By Angela Hawse


Imagine the effort it takes to climb Mt. Everest.  Weeks of acclimatizing in ever thinning air above Base Camp at 18,000’.  Going up and down.  Deteriorating physically from too many days at altitude and mentally taxed from the hazardous Khumbu Icefall and covering the same terrain again and again.  Wondering all the time if you’ll get the weather for a shot at the summit or have the stamina to hold out.  Unique to Everest, much of the time you travel by yourself, in your own bubble… your mind racing between hope and doubt.


Now, take away your right foot, add a prosthetic and strap a crampon to it.  Envision how different that effort might be.  More than you can probably conjure up, unless you’ve witnessed what happens at altitude to a stump that oscillates from a swollen mass to a shrinking twig and doesn’t fit it’s prosthetic from one day to the next.  Not a pretty picture and not a recipe for success on the highest mountain in the world.


Add steadfast determination, fitness, sweat and tears, and you’ve got the First Disabled Ascent of Mt. Everest.  In 1998, I had the opportunity to be on the A Team to help friend and amputee Tom Whittaker turn his dream into reality.  Weeks on the mountain with Tom were either blissful or burdened with the excruciating pain he bared.  The extra effort and energy he put out maintaining his stump made my personal woes pale in comparison.


The highest I’d yet climbed was 22,841’. to the summit of Aconcagua and five expeditions on Denali.  I had no idea how I would do at extreme altitude.  All went well acclimatizing with the team up to Camp 2 at 21,000’ until a wicked cough consumed me and I was flat on my back in BC for 6 days.  With the weather perfect, my team pushed ahead to sleep at Camp 3 on the Lhotse face, to acclimatize for a summit bid.  I was crushed being left behind, but kept hope alive, and Tom’s effort inspired mine.


The reality of the situation meant going up, by myself, through the Khumbu Icefall and spending a night at Camp 2 with our Sherpa cook. The following day I’d have to continue up the Lhotse face, to spend a night at Camp 3, where our tent was stocked with all I’d need for a night out, alone at 23,600’.  I was motivated and dug deep to find courage I’d never tapped into. It was the most formidable mountain experience I’d had, alone on Everest, sleeping higher than I’d ever climbed. There were many times I wanted to turn around. There were ample excuses in my mind that would have justified it, but I pressed on and each step gave me more confidence that I could do it.


My solo push paid off. When the weather was good enough for the first summit bid, I was on the team. Unfortunately, Tom’s health had deteriorated and he held back knowing he’d need everything he had to make it. My partner, Gareth Richards and I went for it with a couple of Sherpa, and Tom’s blessings.


Three nights out from BC, we reached the South Col at 26,085’. The weather was dubious, with high clouds heralding a change and constant wind hammering the tent. Anxiety was at an all time high as we packed for our summit bid. No one had yet ventured above the South Col yet that season and we expected deep snow and slow going.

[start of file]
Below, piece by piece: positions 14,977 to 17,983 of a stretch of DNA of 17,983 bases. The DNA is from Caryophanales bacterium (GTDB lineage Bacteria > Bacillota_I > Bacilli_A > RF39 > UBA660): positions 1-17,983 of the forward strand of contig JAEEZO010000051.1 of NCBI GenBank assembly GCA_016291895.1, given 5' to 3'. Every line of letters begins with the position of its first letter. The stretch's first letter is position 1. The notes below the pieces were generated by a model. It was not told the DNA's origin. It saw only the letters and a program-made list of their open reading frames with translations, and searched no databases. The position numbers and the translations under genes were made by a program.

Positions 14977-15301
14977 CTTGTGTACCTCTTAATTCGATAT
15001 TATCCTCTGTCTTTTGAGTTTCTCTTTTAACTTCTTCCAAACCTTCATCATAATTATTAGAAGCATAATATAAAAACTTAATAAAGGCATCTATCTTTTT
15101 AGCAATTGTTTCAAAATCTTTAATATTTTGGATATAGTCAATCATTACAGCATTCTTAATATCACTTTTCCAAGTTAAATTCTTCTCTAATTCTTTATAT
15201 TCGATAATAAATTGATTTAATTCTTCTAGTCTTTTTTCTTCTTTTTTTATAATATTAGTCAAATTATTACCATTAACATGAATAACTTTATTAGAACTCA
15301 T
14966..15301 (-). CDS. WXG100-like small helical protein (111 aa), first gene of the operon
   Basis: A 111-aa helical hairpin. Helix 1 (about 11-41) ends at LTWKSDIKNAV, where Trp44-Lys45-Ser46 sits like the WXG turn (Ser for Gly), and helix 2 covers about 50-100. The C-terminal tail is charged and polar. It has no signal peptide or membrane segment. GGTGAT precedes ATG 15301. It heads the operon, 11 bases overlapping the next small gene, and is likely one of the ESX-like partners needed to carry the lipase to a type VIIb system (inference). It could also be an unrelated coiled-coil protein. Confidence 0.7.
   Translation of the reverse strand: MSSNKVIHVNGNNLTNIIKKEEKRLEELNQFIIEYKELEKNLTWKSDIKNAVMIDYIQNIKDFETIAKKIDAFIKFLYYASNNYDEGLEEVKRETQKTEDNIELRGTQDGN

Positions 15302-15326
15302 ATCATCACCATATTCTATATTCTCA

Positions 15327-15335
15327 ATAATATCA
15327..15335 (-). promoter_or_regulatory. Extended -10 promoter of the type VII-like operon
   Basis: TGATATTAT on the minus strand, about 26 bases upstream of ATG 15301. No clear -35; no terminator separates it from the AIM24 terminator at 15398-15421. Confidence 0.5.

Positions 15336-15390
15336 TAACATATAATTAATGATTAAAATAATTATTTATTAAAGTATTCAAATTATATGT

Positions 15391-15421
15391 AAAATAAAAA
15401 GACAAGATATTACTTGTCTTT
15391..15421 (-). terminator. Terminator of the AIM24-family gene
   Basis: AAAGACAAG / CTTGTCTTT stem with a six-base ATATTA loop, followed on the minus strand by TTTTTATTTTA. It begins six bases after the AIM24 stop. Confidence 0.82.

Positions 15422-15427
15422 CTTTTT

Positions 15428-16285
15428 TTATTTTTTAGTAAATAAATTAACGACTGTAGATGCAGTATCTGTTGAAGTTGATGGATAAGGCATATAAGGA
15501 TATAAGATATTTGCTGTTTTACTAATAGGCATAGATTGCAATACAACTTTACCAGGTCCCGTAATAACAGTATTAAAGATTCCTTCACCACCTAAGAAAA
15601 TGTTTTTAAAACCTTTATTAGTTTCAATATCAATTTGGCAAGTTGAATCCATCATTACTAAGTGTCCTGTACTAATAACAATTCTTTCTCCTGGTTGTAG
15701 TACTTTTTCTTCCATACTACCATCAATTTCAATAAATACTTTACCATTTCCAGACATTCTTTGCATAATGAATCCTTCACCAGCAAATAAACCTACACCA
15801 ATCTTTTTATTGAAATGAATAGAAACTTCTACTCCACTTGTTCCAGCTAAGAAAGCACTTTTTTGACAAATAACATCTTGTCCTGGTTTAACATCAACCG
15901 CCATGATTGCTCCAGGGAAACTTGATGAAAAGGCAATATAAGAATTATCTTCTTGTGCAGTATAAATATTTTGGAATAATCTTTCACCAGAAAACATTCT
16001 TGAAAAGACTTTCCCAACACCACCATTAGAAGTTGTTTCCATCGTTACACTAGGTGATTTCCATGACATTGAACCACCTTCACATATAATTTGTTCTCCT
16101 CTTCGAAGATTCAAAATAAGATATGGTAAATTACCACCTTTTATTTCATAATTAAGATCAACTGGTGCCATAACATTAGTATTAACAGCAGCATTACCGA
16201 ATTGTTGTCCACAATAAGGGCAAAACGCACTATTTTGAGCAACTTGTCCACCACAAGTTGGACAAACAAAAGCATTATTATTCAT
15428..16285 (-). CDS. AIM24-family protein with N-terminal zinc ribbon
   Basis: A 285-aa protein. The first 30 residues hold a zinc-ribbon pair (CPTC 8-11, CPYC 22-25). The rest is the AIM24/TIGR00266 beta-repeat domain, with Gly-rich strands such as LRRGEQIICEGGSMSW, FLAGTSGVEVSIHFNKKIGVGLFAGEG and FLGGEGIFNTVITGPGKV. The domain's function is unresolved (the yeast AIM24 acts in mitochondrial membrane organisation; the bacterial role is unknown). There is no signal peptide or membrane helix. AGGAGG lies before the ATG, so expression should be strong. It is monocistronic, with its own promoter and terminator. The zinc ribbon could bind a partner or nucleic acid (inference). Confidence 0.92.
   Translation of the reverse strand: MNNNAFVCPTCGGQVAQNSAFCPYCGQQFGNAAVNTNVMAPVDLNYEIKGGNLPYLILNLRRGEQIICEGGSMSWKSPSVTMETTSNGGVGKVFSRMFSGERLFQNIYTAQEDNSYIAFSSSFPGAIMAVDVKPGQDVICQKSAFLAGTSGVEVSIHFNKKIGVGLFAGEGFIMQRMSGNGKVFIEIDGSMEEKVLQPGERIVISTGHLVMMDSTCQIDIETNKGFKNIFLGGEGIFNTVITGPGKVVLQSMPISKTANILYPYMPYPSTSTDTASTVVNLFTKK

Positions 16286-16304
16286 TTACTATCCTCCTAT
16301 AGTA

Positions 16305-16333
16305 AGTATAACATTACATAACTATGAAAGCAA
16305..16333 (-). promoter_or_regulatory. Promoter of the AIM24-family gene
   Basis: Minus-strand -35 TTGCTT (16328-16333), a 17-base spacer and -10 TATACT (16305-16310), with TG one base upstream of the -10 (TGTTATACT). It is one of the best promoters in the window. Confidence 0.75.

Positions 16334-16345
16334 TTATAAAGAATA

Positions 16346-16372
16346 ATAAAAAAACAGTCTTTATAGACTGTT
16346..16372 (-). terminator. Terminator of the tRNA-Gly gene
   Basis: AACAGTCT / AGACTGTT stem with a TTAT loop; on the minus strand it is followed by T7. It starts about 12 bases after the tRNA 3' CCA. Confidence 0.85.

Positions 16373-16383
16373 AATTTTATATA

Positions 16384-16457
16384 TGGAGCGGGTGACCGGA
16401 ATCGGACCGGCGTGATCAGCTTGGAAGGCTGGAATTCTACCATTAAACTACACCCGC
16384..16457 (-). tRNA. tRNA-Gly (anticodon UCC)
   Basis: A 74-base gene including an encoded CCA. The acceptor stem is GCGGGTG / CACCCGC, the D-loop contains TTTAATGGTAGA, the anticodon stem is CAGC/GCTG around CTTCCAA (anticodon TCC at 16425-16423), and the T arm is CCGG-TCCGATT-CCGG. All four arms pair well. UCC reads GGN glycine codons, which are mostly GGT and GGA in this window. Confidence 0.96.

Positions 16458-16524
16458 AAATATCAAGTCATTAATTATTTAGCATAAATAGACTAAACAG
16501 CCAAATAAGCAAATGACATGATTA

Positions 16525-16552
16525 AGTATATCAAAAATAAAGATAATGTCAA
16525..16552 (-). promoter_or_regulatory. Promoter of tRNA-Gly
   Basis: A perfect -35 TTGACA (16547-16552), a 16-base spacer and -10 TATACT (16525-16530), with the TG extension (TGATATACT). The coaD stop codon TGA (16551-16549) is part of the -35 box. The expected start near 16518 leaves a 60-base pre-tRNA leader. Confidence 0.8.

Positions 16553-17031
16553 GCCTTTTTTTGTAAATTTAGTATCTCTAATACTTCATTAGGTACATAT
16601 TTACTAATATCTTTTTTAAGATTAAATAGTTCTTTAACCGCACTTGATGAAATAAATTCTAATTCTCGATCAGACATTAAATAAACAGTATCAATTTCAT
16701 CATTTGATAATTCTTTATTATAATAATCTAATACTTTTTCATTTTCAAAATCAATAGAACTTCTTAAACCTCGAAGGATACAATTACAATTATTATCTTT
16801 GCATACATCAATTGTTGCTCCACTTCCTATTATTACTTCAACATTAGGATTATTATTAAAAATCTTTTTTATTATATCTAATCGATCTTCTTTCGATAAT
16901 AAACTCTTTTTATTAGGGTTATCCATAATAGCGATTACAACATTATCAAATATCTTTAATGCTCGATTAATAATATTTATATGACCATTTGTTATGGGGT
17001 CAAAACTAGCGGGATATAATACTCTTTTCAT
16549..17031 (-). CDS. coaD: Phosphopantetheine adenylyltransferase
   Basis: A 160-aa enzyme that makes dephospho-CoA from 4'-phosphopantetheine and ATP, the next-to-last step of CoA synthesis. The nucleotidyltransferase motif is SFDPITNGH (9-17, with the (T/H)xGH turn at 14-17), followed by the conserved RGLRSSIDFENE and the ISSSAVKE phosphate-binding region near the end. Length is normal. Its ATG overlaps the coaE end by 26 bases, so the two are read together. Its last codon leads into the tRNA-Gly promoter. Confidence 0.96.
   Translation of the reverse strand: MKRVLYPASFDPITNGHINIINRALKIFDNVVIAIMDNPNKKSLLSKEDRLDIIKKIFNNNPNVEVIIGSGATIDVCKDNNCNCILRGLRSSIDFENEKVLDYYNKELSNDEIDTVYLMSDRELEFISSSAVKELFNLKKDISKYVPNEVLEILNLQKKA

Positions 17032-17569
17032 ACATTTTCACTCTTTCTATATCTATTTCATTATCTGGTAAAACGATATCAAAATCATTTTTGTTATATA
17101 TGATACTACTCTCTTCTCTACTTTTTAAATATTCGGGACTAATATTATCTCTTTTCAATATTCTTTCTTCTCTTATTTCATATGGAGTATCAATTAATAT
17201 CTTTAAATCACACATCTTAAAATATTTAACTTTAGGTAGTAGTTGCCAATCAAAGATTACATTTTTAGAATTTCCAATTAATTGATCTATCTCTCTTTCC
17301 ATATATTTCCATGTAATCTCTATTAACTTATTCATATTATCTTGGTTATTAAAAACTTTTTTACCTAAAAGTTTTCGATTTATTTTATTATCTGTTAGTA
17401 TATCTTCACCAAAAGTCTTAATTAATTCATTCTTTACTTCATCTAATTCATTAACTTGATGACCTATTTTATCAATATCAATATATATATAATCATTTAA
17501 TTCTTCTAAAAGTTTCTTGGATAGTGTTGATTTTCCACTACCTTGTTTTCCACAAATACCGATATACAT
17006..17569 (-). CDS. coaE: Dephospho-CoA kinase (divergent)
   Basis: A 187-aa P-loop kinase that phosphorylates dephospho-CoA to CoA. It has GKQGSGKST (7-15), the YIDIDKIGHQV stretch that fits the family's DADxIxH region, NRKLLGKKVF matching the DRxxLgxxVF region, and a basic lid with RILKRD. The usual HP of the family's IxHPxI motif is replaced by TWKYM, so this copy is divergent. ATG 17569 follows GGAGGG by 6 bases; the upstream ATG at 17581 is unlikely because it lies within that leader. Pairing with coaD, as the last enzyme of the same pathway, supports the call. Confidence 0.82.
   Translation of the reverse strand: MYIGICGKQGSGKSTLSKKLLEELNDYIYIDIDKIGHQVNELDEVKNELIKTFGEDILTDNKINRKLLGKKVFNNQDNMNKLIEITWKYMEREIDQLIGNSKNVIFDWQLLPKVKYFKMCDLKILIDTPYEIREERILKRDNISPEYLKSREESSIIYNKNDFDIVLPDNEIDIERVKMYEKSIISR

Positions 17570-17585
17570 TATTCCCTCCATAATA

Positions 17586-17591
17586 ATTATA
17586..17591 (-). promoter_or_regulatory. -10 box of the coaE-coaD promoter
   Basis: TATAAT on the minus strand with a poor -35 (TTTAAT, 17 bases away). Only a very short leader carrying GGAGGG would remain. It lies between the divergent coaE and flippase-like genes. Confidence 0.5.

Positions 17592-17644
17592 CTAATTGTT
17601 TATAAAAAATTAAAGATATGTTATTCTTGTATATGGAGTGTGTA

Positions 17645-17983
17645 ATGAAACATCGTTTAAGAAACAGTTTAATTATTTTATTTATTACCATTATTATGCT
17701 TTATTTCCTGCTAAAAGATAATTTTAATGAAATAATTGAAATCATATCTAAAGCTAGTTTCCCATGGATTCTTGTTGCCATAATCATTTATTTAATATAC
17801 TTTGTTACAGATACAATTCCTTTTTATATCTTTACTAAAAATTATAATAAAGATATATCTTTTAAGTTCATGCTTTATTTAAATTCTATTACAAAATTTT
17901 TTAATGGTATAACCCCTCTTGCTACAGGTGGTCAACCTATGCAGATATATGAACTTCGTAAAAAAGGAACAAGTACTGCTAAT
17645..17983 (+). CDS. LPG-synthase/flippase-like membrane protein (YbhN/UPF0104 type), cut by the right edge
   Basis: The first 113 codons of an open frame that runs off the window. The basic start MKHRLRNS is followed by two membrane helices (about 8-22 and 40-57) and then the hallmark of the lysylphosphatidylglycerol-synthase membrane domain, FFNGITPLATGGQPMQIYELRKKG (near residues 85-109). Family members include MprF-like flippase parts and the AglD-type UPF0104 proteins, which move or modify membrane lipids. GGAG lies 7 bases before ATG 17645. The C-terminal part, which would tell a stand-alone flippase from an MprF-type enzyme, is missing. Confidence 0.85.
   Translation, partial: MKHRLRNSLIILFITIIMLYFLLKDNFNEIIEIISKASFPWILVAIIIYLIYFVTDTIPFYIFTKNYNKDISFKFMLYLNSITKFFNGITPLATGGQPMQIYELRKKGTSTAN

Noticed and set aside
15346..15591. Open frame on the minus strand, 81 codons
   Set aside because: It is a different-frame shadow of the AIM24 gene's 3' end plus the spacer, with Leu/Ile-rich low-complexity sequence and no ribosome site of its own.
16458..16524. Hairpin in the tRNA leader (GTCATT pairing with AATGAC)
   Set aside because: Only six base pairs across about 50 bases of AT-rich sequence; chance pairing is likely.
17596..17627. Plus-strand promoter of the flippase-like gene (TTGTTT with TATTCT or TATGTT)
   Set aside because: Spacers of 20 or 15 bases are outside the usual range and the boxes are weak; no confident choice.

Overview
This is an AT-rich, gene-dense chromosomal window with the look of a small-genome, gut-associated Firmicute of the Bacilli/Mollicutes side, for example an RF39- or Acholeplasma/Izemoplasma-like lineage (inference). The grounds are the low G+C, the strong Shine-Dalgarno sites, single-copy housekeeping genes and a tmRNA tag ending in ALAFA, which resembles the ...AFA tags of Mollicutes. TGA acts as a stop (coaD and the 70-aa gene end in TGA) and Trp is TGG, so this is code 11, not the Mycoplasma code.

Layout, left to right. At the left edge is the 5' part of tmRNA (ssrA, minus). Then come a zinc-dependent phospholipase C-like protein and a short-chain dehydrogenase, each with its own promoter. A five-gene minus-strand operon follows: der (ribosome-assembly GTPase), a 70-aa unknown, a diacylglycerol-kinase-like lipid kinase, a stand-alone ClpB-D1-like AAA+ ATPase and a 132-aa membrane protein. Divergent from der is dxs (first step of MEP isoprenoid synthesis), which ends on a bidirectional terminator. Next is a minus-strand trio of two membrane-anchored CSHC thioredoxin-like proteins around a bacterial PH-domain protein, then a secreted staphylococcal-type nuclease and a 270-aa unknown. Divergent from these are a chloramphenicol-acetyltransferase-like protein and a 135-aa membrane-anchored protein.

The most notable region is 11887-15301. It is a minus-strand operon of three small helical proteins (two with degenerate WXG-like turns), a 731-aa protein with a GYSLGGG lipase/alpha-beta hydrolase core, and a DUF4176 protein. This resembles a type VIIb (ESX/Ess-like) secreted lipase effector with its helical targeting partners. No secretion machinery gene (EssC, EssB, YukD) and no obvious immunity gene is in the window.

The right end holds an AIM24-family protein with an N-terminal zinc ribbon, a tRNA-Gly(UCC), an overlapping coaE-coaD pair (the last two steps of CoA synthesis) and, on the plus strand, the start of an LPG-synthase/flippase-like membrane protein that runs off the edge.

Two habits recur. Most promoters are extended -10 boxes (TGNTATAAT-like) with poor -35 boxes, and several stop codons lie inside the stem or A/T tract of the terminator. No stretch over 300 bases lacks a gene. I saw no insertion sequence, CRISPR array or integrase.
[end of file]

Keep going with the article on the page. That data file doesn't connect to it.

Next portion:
A call on the radio from Whittaker informed us that the weather forecast looked dismal with a huge cyclone forming off the Bay of Bengal. Tom thought he might only have one shot and was on his way up. His arrival would force Gareth and I to continue down to C3 or C2 instead of spending another night at the South Col. A longer day was in store.


The alarm wasn’t necessary. Neither of us slept a wink in the thin air and heavy anticipation. We groped in the cold and darkness to put on harness, crampons, headlamp and oxygen masks and stepped out into what was to be the wildest mountain day of my life. Hours went by post holing up to our waists in unconsolidated snow and it wasn’t until dawn that we reached the Balcony at 27,600’.


By the time we reached the South Summit at 28,750’, a massive flag cloud shrouded the summit ridge. We weighed the consequences of going for it. Teams were piling up behind us. A Sherpa looked at me and said, “it is better to live than to die. Let’s go down”. We bolted out of there and later learned that no one summited that day.


On the South Col we brewed up and had a quick exchange with Whittaker before continuing down. If we made it to C2 where our Sherpa cook was waiting, we’d have to descend another 5000’.


Shortly into the descent, Gareth was a small figure in the distance. I could not keep up. His effort became inspired and mine became weaker. By the time I reached C3 on the Lhotse face, Gareth was nowhere in sight and I realized I was about to spend a second night alone at C3 as darkness fell upon me. Gareth would be handed a cup of tea and a meal. I’d melt ice for water and feed myself whatever was left in the tent. Grim. My effort lacked and his was outstanding. After a sleepless night, I drug myself out of the tent and down the Lhotse Face to C2. The entire way down I cussed and beat myself up for not being as fit as Gareth and swore I’d never undertake any endeavor without being in the best shape I could be. It was a hard earned lesson.


Whittaker didn’t summit, but two weeks later, when the weather broke again we pooled together all our resources and those of other teams to give him one last bid for the summit with our strongest Sherpa. He made it and to this day, his effort was the proudest I’ve ever known and one that will inspire me forever.



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